Under Obamacare, states were required to establish health insurance exchanges. If states didn’t, the law allowed the federal government to step in and and operate the exchange. Thirty-six states, including Michigan, let the federal government run the show.
Here’s the problem. The law states that individuals qualify for insurance subsidies if they enroll in an exchange “established by the state.” It doesn’t say anything about federal-run exchanges. Yet the IRS chose to apply subsidies to both state and federal exchanges.
“The law is actually pretty clear,” says Michael Cannon, director of health policy studies at the Cato Institute. He’s made this argument the past few years and is pleased with the Halbig decision.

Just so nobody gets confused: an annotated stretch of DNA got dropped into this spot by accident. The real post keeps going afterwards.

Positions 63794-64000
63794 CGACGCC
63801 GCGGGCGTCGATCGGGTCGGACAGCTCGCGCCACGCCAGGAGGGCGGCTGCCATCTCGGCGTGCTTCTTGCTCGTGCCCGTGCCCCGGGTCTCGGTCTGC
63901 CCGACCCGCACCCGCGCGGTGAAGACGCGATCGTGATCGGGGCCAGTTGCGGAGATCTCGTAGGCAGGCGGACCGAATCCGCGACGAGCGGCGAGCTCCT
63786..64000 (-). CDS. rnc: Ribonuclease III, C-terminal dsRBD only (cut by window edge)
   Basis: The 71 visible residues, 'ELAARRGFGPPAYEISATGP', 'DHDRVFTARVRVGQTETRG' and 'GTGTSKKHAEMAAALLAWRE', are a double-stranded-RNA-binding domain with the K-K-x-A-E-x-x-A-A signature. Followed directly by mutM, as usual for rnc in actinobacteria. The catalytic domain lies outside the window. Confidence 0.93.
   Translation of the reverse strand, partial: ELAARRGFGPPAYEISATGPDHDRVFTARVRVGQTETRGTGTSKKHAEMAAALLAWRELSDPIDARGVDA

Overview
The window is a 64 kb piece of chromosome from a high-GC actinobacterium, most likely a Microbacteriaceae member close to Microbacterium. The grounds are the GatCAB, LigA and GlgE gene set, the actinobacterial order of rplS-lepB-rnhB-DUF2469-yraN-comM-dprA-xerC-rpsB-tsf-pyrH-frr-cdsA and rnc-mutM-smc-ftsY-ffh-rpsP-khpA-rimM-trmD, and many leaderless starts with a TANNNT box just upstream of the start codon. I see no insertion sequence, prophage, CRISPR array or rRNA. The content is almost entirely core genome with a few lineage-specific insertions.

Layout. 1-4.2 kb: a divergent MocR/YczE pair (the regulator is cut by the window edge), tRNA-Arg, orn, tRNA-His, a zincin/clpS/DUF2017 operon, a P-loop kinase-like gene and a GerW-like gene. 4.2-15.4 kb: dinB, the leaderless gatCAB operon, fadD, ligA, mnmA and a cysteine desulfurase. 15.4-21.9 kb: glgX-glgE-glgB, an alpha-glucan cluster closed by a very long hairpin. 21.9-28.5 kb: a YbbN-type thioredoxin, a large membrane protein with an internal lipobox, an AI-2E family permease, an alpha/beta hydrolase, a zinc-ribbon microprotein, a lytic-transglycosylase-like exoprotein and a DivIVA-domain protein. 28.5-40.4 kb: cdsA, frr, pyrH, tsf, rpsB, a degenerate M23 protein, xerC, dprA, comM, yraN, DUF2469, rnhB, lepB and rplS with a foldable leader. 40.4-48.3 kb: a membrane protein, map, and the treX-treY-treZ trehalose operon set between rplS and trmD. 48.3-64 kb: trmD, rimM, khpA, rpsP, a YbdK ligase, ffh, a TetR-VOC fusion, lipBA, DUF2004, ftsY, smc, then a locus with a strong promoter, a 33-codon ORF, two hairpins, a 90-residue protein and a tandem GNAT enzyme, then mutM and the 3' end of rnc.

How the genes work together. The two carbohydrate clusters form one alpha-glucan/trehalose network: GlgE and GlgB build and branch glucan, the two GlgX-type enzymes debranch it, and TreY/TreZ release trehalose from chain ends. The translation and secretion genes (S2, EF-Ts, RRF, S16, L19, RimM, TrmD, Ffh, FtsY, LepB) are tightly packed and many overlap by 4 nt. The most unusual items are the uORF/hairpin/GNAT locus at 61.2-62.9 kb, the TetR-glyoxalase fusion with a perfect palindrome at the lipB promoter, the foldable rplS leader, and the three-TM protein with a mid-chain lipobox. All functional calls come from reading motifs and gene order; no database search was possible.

Without these generous subsidies, which benefit about half of individuals qualified to purchase coverage on the exchanges, the plans go from being a good deal to a raw deal as the true costs are revealed. In Michigan, 237,337 residents receive federal subsidies.
Since the whole point of Obamacare was to insure everyone, especially those who couldn’t afford it, this development has the potential to undercut the very heart of the law.
As inconvenient as it may be for Obama, it’s Congress’ job to pen laws. The administration says it wasn’t Congress’ intention to limit subsidies to state exchanges. But the language is not ambiguous.